Oral corticosteroids are taken by mouth. Side effects of short-term courses of corticosteroid therapy tend to be mild and include water retention, increase in appetite, weight gain, headaches, and stomachaches. Long-term use of corticosteroids is associated with more significant side effects such as weakening of the bones, weight gain, increased blood sugar, increased risk of diabetes, thinning of the skin, and muscle weakness.

Since weakening of the bones is one of the most common long-term side effects of oral corticosteroids, patients on such treatment protocols are often advised to take measures to prevent weakening of the bones.  Ways of protecting the bones while on long-term corticosteroids include taking calcium and vitamin D. A doctor may also prescribe a medication to prevent the bones from weakening. Also, as a general rule, patients taking corticosteroids are advised to stop smoking, reduce alcohol consumption, and to engage in regular exercise.

Topical corticosteroids are available as creams, lotions, or ointments. These medications are applied directly to the affected area. Skin reactions to topical corticosteroid medications can occur; however, they are often due to a fragrance or a preservative in the ointment, cream, or lotion rather than to the actual corticosteroid.

An intravenous administration first requires placement of an intravenous tube. This tube is inserted through a needle directly into a vein.  Once inserted, the corticosteroid is administered directly into the bloodstream.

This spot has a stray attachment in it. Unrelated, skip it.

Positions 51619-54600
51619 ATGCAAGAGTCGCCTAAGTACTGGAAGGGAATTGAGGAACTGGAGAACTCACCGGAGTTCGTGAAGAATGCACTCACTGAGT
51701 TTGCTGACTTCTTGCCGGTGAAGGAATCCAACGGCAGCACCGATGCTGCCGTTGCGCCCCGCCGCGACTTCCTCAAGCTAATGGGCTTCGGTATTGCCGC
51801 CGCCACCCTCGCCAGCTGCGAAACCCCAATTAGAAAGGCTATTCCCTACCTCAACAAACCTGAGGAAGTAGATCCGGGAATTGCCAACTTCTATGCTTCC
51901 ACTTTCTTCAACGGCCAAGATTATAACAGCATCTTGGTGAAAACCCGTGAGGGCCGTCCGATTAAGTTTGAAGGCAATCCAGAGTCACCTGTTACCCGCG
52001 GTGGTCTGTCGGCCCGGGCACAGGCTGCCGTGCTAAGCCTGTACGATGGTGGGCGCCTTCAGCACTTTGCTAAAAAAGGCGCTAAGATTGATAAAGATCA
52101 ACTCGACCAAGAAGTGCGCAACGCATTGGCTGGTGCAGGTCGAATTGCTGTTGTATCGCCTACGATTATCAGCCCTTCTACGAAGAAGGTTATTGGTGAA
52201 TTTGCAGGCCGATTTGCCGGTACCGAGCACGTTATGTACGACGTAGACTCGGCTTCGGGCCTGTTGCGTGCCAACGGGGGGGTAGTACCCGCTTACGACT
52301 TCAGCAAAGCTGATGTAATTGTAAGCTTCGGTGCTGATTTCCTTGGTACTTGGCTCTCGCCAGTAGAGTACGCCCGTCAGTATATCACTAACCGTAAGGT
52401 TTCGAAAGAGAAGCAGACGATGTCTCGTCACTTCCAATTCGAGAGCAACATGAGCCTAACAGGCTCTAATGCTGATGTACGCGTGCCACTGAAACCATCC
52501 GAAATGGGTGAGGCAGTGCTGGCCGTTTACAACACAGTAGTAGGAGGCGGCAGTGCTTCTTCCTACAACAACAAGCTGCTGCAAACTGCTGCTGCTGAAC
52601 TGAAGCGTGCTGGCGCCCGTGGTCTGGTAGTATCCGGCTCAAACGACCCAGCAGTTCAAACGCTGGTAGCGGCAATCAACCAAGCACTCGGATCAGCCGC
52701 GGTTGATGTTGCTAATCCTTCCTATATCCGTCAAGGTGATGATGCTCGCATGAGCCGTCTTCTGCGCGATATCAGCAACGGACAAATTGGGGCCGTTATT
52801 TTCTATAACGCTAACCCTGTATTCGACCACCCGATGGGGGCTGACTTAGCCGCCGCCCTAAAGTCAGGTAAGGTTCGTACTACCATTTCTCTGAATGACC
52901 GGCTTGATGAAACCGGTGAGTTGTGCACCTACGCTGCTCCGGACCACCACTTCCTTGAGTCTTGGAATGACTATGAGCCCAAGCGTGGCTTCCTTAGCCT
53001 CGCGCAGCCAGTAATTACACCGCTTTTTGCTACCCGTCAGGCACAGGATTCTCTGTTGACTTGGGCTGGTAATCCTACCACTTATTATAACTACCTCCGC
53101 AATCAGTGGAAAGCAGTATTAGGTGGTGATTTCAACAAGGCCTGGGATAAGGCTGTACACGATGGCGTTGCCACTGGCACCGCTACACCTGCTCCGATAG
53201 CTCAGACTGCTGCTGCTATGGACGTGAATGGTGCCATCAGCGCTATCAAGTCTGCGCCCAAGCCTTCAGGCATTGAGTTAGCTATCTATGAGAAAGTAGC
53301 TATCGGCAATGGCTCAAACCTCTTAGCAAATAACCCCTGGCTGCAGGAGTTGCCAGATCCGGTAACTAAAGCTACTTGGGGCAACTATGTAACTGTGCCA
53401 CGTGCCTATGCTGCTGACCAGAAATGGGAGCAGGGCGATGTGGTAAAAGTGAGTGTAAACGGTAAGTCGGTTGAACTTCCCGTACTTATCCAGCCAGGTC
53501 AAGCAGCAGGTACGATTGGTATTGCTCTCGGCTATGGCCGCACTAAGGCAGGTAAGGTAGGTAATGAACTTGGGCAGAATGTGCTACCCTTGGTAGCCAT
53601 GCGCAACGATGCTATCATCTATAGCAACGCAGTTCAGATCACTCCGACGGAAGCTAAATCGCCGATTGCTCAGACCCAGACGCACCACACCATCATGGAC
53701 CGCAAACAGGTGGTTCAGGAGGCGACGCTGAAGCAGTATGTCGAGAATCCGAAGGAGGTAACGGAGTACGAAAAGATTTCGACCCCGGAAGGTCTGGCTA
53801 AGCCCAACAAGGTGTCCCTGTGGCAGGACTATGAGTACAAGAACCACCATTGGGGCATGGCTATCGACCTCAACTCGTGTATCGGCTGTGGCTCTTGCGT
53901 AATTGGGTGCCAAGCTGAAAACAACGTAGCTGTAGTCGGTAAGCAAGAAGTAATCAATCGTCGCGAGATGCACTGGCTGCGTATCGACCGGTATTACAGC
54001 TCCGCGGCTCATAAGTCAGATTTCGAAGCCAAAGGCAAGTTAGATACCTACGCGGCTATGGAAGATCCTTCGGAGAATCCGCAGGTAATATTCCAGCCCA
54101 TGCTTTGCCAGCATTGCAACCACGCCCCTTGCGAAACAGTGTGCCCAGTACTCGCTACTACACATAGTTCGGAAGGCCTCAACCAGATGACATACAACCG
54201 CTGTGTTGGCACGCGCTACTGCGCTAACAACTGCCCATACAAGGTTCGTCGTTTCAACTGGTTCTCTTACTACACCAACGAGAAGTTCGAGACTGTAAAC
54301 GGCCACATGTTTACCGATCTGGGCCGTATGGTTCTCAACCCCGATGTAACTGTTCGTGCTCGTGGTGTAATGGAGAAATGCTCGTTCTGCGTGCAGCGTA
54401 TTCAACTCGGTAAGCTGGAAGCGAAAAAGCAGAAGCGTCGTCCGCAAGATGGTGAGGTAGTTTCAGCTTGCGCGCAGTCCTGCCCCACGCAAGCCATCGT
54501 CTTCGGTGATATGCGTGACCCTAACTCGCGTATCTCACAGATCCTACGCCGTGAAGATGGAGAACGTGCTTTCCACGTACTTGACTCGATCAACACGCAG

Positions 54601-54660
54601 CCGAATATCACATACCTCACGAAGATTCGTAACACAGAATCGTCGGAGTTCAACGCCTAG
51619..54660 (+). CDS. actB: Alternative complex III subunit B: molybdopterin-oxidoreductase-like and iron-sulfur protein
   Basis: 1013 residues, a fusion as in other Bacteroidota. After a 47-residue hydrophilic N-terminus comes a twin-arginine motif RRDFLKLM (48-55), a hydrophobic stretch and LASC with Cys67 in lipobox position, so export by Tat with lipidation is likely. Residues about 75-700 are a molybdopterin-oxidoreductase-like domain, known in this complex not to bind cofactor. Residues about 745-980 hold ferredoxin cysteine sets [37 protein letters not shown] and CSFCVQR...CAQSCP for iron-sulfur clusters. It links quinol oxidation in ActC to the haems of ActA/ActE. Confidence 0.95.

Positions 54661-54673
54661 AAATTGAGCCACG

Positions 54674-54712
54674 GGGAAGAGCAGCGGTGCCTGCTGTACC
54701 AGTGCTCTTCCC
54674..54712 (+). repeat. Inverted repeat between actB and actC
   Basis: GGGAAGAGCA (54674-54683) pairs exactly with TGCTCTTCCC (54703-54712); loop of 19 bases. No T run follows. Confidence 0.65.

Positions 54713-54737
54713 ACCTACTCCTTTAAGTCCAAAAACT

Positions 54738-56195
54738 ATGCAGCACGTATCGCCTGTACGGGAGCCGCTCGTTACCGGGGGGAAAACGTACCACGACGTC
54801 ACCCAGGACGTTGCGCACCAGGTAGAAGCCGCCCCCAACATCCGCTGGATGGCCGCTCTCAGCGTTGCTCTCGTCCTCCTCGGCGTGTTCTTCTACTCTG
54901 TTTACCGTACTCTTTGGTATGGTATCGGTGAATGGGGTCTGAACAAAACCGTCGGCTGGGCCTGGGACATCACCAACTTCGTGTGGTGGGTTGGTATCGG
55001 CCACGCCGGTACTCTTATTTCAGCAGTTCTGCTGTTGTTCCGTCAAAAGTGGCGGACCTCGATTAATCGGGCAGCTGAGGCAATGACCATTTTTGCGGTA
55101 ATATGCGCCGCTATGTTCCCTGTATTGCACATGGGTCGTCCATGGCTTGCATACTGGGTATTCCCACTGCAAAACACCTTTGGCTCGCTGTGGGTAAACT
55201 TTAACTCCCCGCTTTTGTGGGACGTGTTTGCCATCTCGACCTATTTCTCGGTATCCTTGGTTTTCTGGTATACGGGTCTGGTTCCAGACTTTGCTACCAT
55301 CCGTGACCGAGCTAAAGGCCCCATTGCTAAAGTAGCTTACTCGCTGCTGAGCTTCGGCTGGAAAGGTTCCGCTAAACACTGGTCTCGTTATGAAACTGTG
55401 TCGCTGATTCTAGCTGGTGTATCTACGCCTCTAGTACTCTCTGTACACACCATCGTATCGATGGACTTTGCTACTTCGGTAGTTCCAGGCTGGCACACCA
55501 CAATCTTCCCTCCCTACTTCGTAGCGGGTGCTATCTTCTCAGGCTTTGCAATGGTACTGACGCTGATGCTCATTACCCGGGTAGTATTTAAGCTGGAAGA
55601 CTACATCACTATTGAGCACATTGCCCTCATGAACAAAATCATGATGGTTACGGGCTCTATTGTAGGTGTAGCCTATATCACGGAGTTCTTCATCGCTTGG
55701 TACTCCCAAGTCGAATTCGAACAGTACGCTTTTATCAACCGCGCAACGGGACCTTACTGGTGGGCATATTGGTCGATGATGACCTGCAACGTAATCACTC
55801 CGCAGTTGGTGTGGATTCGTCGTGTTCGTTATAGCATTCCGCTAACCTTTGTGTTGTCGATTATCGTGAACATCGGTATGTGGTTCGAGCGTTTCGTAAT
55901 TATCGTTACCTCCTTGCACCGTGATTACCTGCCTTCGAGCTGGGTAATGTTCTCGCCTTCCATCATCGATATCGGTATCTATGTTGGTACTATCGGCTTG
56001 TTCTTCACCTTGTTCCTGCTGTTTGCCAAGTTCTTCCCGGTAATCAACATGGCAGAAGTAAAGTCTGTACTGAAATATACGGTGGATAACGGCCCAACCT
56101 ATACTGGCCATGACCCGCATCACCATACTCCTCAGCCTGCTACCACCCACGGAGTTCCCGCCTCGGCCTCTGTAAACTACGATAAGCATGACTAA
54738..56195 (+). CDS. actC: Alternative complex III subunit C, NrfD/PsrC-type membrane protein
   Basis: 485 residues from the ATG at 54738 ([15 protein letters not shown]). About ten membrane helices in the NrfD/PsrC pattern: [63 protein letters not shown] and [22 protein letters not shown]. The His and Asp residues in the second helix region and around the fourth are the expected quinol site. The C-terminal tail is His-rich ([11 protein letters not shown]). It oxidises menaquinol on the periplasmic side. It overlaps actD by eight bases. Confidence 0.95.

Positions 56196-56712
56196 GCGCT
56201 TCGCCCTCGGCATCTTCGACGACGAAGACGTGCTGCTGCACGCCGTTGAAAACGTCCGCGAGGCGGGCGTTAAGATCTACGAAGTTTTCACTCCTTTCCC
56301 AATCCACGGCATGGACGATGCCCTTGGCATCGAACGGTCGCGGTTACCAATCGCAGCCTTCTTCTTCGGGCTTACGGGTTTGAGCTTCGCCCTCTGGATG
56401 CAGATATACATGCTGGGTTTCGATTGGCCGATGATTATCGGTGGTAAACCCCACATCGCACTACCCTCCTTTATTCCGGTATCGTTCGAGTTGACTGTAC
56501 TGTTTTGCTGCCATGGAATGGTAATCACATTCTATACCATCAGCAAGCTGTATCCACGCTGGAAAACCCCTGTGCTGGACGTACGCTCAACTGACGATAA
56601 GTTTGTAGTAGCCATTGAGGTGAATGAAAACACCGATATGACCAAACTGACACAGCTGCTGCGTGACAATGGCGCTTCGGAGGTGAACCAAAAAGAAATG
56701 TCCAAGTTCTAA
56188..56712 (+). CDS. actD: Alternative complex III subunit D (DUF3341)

Epidurals can be used to administer corticosteroids directly to the spine area. The epidural space lies just beyond where the membrane surrounds the spine and spinal fluid. During an epidural administration a thin tube is inserted into the epidural space after a local anesthetic has been applied. The corticosteroid is then administered though this tube.

Conditions Related To Steroid Medications

impact of headachesCorticosteroids are used to treat a wide variety of inflammatory, allergic, and autoimmune conditions related to the skin, respiratory system, endocrine system, digestive system, eye, immune system, and musculoskeletal system. Specific conditions that can require corticosteroid treatment are asthma, chronic obstructive pulmonary disease, skin rashes, food and drug allergies, colitis, Crohn’s disease, anemia, tendinitis, arthritis, and migraine headaches.